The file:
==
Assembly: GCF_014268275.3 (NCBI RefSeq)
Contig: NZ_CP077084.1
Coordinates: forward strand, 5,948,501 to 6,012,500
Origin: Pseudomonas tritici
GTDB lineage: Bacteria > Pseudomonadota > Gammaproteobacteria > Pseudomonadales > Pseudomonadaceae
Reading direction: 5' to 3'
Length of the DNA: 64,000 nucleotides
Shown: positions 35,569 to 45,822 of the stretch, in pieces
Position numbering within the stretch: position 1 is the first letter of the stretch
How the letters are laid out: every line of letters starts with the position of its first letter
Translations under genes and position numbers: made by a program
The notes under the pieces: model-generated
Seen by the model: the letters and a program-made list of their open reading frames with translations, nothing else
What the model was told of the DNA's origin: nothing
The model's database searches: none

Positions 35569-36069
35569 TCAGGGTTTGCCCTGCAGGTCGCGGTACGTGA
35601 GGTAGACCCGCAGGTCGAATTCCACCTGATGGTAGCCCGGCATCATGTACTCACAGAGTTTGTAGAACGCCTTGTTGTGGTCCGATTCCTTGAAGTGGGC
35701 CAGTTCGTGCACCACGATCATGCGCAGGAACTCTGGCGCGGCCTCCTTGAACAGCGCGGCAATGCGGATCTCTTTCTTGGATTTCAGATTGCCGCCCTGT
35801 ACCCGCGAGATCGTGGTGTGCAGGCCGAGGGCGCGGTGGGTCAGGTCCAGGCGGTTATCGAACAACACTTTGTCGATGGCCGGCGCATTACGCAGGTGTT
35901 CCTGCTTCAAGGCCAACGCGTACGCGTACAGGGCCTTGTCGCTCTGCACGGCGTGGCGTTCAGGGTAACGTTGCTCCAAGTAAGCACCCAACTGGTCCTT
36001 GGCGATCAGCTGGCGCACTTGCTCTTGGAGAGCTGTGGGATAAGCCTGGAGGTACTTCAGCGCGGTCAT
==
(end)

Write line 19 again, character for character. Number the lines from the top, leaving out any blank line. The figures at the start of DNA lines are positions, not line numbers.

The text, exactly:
35701 CAGTTCGTGCACCACGATCATGCGCAGGAACTCTGGCGCGGCCTCCTTGAACAGCGCGGCAATGCGGATCTCTTTCTTGGATTTCAGATTGCCGCCCTGT